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Countering Counterfeits: Dealing with a missed China Customs deadline

Published on 11 Jul 2024 | 2 minute read
What a brand owner can do after missing the China Customs application deadline for detention of a counterfeit shipment.

China Customs adheres to a strict three-working days rule (starting from the date of official notice) for IP right owners to verify and confirm through written application to China Customs for the detention of a shipment of counterfeit goods. Failure to meet the deadline means that IP right owners will have no choice but to accept that the shipment will be released by customs. This means that the brand owners can only intercept it at the destination country which can be more time consuming and difficult.   

Rouse China’s customs team successfully assisted a brand owner in getting the exporter of counterfeit shipment to pay damages despite missing the China Customs deadline, and crucially, doing so before the shipment was released.  

The brand owner, a leading global supplier of power tools, usually handles customs seizures themselves. However, in this particular case, they missed the three-working days deadline for the formal detention of a shipment of approximately 70,000 pieces of counterfeit items destined for Indonesia. They applied for detention on the fourth day, which China Customs rejected due to failure to meet the deadline.  

The client urgently sought advice from Rouse on strategies to prevent the counterfeit goods from entering Indonesia market. 

With over thirty years of experience in China brand protection and enforcement particularly in customs work, we were able to respond to the brand owner within half an hour with a constructive proposal.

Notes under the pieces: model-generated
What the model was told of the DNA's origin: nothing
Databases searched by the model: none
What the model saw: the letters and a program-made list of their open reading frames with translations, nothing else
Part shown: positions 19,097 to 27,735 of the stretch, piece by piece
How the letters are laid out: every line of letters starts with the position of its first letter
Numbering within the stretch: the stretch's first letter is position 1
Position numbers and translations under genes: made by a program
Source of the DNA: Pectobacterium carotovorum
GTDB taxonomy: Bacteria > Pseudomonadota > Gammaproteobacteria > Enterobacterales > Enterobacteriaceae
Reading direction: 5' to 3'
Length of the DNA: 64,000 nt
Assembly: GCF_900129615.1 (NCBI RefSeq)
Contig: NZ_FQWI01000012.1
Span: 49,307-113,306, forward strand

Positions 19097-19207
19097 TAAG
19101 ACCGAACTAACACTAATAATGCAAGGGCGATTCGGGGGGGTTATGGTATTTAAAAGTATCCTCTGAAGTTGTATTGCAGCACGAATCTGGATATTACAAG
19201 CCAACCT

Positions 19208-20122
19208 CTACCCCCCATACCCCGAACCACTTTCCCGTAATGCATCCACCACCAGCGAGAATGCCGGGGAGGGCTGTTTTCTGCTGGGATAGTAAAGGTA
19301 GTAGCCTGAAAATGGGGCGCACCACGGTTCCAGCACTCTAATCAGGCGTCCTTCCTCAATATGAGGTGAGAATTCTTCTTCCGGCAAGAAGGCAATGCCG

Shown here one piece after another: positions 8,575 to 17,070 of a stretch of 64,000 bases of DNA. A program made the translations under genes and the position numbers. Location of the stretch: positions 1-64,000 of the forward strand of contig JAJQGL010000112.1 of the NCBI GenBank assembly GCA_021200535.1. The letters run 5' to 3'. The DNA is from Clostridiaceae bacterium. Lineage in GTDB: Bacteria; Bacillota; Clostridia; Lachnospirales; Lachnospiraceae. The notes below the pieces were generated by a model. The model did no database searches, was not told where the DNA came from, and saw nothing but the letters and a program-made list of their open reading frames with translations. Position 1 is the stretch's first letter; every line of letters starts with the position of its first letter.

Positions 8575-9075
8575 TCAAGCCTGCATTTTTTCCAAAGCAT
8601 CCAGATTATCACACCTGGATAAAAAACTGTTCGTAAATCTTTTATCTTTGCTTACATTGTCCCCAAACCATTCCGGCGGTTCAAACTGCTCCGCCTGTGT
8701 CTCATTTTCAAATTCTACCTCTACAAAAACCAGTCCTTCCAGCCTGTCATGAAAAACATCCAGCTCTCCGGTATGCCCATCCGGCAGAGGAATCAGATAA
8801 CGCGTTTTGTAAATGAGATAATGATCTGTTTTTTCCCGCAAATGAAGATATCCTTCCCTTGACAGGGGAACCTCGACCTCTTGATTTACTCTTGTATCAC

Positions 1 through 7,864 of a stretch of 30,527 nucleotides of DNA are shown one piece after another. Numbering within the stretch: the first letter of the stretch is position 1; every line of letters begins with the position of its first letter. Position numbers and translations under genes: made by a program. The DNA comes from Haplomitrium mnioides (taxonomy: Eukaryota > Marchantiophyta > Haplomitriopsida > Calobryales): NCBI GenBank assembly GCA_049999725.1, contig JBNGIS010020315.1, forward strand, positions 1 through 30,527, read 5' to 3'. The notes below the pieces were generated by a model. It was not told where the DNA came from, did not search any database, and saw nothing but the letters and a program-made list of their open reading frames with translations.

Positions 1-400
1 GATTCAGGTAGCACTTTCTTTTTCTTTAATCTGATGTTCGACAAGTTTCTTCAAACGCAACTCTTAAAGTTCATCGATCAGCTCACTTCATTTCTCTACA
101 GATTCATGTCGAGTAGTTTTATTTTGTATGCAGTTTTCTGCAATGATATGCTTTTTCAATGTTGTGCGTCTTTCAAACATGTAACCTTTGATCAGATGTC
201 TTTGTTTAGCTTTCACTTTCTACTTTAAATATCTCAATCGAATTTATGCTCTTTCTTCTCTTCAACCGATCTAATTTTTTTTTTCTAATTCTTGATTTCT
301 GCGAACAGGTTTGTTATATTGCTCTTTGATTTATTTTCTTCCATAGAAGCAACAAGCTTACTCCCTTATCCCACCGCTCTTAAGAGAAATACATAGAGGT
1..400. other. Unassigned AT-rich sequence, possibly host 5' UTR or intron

We recommended negotiating with the exporter for a quick settlement before the exporter (who had not yet been informed of the coming release) could receive the notice of shipment-release from China customs. The brand owner liked the idea and instructed immediate action. Without further delay, we reached out to the exporter to negotiate. 

The strategy worked.  

We successfully got the exporter to agree to pay damages of RMB70,000 to the brand owner, remove the infringing marks on the products after retrieving them from China Customs under our supervision, and promise not to infringe on the brand owner’s IP rights in the future. The settlement agreement was signed within the day and was executed by the exporter in a very short time. 

In this case, the brand owner not only stopped the counterfeit goods from being released, but was also compensated financially. The result is actually as good as, if not better, than a normal customs seizure. It demonstrated that even when facing the seeming desperation of missing a customs deadline, brand owners can get a positive outcome through working with creative, swift-acting enforcement partners with determination to protect their clients’ IP rights. With the right strategy, a seemingly dire situation can yield a positive outcome. 


The information in this article is for general informational purposes only and should not be considered as professional or legal advice. Please get in touch with us should you like to discuss further.  

Authors: Sophia Hou, Nicole Liao  

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Principal and General Branch Office Manager at Lusheng Law Firm (Rouse's strategic partner)
+86 20 8595 5800
Principal and General Branch Office Manager at Lusheng Law Firm (Rouse's strategic partner)
+86 20 8595 5800